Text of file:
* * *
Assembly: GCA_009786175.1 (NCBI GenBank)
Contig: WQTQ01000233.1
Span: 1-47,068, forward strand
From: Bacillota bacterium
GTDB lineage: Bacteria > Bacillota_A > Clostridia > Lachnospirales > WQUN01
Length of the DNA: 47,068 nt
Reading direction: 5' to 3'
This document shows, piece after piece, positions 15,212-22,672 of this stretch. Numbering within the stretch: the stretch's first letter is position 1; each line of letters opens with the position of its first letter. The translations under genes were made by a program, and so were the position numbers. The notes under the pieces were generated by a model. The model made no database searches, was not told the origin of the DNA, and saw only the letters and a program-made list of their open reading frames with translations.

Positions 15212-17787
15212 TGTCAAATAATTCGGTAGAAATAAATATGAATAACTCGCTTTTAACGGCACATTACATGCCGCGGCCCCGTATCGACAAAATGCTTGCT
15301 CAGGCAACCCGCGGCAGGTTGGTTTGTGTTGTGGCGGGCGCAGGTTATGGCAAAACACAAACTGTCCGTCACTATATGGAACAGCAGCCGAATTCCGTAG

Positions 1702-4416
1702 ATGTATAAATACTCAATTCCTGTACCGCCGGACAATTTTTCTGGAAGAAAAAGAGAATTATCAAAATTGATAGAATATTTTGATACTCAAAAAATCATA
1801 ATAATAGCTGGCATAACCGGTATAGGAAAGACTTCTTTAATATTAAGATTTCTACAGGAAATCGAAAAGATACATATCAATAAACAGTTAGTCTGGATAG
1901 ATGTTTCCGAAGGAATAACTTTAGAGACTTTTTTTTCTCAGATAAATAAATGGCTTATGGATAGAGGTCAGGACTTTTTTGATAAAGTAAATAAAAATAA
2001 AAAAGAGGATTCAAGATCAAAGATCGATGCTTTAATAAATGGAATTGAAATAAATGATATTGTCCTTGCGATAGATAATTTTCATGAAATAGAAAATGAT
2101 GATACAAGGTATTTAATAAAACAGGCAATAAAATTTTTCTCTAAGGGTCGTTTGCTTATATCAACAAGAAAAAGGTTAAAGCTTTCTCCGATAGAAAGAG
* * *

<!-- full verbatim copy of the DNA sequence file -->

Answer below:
Assembly: GCA_009786175.1 (NCBI GenBank)
Contig: WQTQ01000233.1
Span: 1-47,068, forward strand
From: Bacillota bacterium
GTDB lineage: Bacteria > Bacillota_A > Clostridia > Lachnospirales > WQUN01
Length of the DNA: 47,068 nt
Reading direction: 5' to 3'
This document shows, piece after piece, positions 15,212-22,672 of this stretch. Numbering within the stretch: the stretch's first letter is position 1; each line of letters opens with the position of its first letter. The translations under genes were made by a program, and so were the position numbers. The notes under the pieces were generated by a model. The model made no database searches, was not told the origin of the DNA, and saw only the letters and a program-made list of their open reading frames with translations.

Positions 15212-17787
15212 TGTCAAATAATTCGGTAGAAATAAATATGAATAACTCGCTTTTAACGGCACATTACATGCCGCGGCCCCGTATCGACAAAATGCTTGCT
15301 CAGGCAACCCGCGGCAGGTTGGTTTGTGTTGTGGCGGGCGCAGGTTATGGCAAAACACAAACTGTCCGTCACTATATGGAACAGCAGCCGAATTCCGTAG

Positions 1702-4416
1702 ATGTATAAATACTCAATTCCTGTACCGCCGGACAATTTTTCTGGAAGAAAAAGAGAATTATCAAAATTGATAGAATATTTTGATACTCAAAAAATCATA
1801 ATAATAGCTGGCATAACCGGTATAGGAAAGACTTCTTTAATATTAAGATTTCTACAGGAAATCGAAAAGATACATATCAATAAACAGTTAGTCTGGATAG
1901 ATGTTTCCGAAGGAATAACTTTAGAGACTTTTTTTTCTCAGATAAATAAATGGCTTATGGATAGAGGTCAGGACTTTTTTGATAAAGTAAATAAAAATAA
2001 AAAAGAGGATTCAAGATCAAAGATCGATGCTTTAATAAATGGAATTGAAATAAATGATATTGTCCTTGCGATAGATAATTTTCATGAAATAGAAAATGAT
2101 GATACAAGGTATTTAATAAAACAGGCAATAAAATTTTTCTCTAAGGGTCGTTTGCTTATATCAACAAGAAAAAGGTTAAAGCTTTCTCCGATAGAAAGAG